Finally, I want to end admitting that right now I myself am my worst enemy. At night I read these inspiring books on how to restore health and how to deal with peer pressure regarding special diets in the family ("Eat like a Dinosaur" is also here with me). Then during the day I hand out bread with butter and cheese and normal natural yogurt to both Kidone and Kidtwo - knowing that this is not the way I want to go....But they do - and when the bread is there, the yogurt is there, there is really now way to say no to a nagging child, unless you want to ruin your vacation. So far though it seems like their bodies can handle it, so why am I stressed out?!? It's vacation time and I will allow myself to relaaax....Tomorrow I am preparing chicken stew, on bone broth! Hah! :-) But I will also endulge in a pocket book, best seller novel. Just to forget everything else...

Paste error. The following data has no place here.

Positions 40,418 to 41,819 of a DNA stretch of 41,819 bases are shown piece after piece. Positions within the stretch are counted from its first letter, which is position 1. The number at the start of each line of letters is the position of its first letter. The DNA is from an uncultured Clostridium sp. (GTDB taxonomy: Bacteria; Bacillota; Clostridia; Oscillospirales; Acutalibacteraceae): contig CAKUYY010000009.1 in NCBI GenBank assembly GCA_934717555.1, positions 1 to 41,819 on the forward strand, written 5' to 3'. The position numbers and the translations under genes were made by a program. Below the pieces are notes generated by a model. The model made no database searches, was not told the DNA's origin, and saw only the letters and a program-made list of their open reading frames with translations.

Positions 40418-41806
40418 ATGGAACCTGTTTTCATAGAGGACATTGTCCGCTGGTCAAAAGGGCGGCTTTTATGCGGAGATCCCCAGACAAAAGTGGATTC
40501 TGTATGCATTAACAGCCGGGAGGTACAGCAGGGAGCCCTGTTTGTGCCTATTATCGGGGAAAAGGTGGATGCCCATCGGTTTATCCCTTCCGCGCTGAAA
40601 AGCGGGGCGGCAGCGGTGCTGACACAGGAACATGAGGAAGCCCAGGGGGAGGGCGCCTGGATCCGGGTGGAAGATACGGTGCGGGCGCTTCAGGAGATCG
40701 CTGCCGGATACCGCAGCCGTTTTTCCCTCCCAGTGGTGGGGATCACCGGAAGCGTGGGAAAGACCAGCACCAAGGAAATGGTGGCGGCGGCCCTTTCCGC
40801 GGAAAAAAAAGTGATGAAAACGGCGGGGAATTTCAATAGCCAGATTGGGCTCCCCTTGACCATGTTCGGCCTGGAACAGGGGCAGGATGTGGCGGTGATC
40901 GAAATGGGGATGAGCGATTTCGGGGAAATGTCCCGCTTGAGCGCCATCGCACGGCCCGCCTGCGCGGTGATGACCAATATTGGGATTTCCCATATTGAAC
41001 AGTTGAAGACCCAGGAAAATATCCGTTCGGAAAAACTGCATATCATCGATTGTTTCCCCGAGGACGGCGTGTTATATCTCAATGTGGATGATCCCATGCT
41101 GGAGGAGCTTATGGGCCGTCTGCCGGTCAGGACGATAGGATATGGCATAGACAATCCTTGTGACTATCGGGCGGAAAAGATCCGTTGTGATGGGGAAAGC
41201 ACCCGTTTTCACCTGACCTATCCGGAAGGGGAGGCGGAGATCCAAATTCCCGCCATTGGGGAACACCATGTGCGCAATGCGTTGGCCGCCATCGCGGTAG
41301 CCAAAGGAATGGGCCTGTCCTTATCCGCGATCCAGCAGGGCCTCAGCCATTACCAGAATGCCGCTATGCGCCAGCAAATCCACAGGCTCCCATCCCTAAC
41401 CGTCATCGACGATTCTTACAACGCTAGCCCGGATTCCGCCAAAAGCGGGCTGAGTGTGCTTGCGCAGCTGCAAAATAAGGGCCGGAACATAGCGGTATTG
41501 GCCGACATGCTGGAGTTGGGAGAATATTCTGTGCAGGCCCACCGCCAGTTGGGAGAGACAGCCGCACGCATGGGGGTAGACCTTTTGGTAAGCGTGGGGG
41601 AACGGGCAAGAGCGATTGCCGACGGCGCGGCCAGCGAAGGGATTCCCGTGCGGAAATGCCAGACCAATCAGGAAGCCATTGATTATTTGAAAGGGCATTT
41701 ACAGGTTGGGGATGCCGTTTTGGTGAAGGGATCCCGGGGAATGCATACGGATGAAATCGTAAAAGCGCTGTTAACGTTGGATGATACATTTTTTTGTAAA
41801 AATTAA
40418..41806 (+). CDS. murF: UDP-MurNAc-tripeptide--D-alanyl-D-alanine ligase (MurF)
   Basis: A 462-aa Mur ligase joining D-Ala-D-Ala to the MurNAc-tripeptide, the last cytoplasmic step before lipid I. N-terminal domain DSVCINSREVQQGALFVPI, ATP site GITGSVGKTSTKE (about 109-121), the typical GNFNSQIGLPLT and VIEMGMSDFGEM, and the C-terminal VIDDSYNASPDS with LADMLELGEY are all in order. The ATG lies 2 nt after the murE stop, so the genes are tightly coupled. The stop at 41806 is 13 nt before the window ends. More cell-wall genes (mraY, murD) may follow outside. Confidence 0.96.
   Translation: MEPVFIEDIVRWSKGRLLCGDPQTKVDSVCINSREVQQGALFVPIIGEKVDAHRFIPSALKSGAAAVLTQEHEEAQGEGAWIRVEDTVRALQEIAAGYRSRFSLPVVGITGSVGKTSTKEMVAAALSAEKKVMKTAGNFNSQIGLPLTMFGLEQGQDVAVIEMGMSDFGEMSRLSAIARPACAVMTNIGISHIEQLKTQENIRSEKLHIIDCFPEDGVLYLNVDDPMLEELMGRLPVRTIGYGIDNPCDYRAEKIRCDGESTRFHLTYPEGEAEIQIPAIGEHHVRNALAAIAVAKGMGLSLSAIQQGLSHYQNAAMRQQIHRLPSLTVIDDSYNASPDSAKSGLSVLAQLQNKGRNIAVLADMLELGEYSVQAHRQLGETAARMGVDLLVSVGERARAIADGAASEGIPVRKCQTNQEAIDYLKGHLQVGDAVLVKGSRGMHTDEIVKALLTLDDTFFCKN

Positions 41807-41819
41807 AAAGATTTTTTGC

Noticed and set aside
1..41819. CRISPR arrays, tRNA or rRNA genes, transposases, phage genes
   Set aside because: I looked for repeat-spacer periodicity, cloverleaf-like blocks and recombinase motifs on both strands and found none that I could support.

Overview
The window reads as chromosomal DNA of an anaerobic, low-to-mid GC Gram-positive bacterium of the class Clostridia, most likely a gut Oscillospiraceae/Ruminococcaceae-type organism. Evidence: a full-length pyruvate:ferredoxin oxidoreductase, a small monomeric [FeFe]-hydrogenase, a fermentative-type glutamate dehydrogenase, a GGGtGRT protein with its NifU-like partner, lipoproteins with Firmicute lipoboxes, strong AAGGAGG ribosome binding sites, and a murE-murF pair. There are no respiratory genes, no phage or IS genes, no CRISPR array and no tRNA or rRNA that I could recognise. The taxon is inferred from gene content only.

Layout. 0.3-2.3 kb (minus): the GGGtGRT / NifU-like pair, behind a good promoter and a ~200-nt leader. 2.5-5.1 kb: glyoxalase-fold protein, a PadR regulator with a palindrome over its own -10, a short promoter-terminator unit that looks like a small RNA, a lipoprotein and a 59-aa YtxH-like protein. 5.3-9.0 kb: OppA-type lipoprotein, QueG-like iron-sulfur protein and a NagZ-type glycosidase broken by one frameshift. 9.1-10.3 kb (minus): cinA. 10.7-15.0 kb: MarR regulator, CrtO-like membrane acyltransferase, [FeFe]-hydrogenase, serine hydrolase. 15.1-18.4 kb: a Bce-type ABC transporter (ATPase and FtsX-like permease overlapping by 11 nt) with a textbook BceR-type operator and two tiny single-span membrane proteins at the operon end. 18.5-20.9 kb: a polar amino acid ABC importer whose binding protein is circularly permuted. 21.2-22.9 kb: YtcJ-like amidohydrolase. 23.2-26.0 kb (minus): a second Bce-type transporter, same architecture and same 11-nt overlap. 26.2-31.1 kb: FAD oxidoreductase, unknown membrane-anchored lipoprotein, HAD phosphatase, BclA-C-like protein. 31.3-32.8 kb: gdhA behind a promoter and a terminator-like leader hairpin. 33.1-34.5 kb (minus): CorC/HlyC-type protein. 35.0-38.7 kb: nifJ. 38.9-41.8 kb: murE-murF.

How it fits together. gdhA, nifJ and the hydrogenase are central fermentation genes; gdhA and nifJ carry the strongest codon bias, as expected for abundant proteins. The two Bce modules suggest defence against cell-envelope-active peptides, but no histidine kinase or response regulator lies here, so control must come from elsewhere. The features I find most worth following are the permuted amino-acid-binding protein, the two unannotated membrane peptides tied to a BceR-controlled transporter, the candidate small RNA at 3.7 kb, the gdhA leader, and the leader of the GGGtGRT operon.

1. I sooo enjoy reading you blog. I can relate in so many ways, devouring health food litterature while feeding the kids foods I don't really want them to eat... I don't want to have constant conflicts at the dinnertable either...
    Keep up the good work!

  2. Thanks Cecilia, it really makes my day that somebody is benefitting from reading my reflections! Being informed about what foods are beneficials and what to avoid does not at all make life easier on the practical level... but still I think it is all worth it.

    Here another recap of the book I read on how to cure tooth decay: